By Anna Scanlan, Litigation Department
The High Court recently approved a settlement of €11.5m to 10 year-old Cullen Kennedy who suffered catastrophic injuries as a result of a road traffic accident in 2008. He was a passenger in his mother’s car, which was uninsured, when it veered onto the incorrect side of the road, colliding head on with another vehicle. As a result of his injuries Cullen was left quadriplegic and will require 24 hour care for the rest of his life.
Proceedings had been brought against his mother and the Motor Insurers’ Bureau of Ireland. The settlement, which will be paid by the MIBI, was comprised of damages for pain and suffering to date and into the future, along with damages to cover the cost of his care for the rest of his life.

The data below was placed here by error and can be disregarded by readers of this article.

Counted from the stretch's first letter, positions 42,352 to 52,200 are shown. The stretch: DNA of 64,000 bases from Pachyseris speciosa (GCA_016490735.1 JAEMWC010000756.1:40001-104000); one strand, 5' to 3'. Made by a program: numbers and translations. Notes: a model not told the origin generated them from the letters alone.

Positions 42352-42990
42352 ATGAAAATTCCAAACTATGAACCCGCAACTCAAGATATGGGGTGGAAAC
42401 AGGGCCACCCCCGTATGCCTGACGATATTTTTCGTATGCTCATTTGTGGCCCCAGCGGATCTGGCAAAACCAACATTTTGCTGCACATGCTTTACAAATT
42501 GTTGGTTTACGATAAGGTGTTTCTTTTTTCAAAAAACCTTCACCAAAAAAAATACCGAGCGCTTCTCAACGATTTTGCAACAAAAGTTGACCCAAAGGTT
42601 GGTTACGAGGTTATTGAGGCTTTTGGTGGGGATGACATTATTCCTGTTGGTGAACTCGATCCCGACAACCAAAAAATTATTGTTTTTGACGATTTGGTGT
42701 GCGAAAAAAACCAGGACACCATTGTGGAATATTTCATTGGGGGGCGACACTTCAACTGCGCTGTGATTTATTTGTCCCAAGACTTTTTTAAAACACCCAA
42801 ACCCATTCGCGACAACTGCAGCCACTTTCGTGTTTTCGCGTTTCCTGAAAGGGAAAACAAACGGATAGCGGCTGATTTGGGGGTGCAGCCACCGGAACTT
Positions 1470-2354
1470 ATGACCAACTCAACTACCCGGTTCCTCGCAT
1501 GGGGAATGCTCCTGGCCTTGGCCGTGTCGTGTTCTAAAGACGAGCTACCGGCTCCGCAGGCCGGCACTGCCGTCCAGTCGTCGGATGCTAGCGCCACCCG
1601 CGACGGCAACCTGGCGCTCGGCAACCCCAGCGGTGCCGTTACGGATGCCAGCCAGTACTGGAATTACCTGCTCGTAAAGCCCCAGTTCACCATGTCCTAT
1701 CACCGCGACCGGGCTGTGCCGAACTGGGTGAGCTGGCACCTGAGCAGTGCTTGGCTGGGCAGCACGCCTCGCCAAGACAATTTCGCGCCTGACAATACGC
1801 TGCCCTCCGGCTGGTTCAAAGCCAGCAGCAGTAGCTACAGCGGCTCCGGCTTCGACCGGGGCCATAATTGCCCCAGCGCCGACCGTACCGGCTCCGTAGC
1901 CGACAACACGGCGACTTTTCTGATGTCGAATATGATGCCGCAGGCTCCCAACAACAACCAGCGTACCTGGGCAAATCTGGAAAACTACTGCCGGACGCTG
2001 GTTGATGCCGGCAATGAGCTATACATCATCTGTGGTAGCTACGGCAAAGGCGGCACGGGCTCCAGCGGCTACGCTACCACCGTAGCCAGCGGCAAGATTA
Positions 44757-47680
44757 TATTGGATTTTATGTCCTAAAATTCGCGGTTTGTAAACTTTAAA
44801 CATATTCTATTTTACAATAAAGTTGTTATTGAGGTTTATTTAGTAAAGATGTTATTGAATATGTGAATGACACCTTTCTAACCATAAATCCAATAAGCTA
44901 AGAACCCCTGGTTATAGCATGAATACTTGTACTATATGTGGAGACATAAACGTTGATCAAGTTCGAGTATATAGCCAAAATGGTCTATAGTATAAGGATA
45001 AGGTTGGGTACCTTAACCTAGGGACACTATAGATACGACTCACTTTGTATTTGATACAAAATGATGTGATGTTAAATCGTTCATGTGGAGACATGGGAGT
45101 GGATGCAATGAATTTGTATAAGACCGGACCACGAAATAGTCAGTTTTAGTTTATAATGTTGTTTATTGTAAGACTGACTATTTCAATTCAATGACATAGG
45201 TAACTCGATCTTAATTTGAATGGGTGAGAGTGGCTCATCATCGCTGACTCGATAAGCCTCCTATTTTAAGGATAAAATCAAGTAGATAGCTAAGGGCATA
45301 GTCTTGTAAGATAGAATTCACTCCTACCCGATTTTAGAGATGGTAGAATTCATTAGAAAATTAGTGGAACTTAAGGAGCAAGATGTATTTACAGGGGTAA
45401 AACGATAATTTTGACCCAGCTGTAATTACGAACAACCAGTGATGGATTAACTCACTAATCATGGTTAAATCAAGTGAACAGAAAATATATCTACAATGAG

In approving the settlement, Ms. Justice Mary Irvine said that while the award was “excellent” the courts were gambling with the lives of those who suffer catastrophic injuries because of the failure to enact legislation to provide for periodic payment orders in cases such as this.
Under the current system there is only provision for a lump sum to be paid which is meant to provide for the injured party for life. There is scope for considerable injustice, as in some cases the injured party could live longer than expected and run out of funds. Alternatively, seriously injured plaintiffs could die unexpectedly early in life, leaving their next of kin with a large sum of money.
In 2010, the Working Group on Medical Negligence and Periodic Payments held that legislation should be enacted to empower the courts to make periodic payment orders to compensate injured persons with catastrophic injuries where long term permanent care will be required. The government has yet to enact such legislation and until it does the courts must try to calculate the appropriate sum based on medical and actuarial evidence.